I just finished Caitlin Kiernan’s The Drowning Girl, which is so brilliant and so well-done that I feel strange reporting that I just didn’t like it very much. I loved The Red Tree. Holy cow, I thought that was amazing. And I guess I suspect that I’m kind of holding it against The Drowning Girl that it’s not that book.
Plus, I think I’m just in a mood that makes a lot of fiction unsatisfying, because I also just finished Eileen Gunn’s Stable Strategies and Others, which is a collection of her short stories. And again, obviously brilliantly written. I just didn’t much care for it.
Two books in a row that are obviously objectively fine and I just don’t like them? I think that’s on me, not on the books.
Now I’m reading Love and Theft, which I could have sworn I’ve read before, but not a thing in it is familiar to me, so I don’t think I ever did read it. Just read a lot about it. Anyway, it’s proof that Marx was only partially right. History repeats itself–first as tragedy, then as a Bob Dylan album, then as farce.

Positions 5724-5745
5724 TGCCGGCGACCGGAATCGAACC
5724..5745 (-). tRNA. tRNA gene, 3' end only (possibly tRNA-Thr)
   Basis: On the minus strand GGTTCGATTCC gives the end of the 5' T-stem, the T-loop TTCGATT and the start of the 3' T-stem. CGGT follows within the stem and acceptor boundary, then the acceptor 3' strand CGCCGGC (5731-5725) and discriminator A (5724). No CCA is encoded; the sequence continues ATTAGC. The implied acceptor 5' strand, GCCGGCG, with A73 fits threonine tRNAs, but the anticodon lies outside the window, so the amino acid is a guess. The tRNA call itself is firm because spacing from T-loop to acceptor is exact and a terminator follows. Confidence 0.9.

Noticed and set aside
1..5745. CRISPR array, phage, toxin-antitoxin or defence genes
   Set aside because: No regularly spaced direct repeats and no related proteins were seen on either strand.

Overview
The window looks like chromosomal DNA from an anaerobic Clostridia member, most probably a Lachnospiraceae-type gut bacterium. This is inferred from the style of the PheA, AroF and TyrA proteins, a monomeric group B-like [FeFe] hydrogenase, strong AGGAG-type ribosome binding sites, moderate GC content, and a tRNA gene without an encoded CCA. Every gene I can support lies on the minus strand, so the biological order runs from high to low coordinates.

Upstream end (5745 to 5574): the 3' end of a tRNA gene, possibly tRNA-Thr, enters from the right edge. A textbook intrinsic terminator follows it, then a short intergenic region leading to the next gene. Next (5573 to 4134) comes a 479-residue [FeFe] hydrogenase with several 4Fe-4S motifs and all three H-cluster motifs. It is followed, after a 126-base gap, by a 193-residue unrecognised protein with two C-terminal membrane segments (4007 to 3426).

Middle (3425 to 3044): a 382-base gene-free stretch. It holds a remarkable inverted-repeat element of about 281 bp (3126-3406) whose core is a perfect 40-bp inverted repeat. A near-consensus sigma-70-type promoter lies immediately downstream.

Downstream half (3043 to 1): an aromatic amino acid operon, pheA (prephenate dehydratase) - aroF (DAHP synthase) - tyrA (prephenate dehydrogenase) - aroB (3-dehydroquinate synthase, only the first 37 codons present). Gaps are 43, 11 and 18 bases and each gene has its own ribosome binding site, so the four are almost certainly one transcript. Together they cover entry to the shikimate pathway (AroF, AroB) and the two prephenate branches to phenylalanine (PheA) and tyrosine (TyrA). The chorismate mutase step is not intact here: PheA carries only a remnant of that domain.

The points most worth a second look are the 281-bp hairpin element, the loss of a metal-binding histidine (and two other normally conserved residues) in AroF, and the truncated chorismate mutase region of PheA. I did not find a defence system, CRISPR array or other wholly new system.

The Professor and I were talking over lunch and I have a theory that the reason that minstrelsy has become basically unacknowledged in our society is not because it’s so racist–because holy shit do we like some racist stuff and justify clinging to it (I’m looking at you, Nathan Bedford Forrest)–but because we cannot recognize it as authentic. Whatever weird bullshit let our ancestors see that as somehow “real” “black” “culture” is gone. We see it as solely performative. In other words, as relentlessly fake. And we put a lot of faith in and weight in authenticity. So, even as it’s still hugely influential and so much of our popular culture has at least some roots in it, we are actively ignorant of it, like an embarrassing grandfather we all resemble but don’t acknowledge.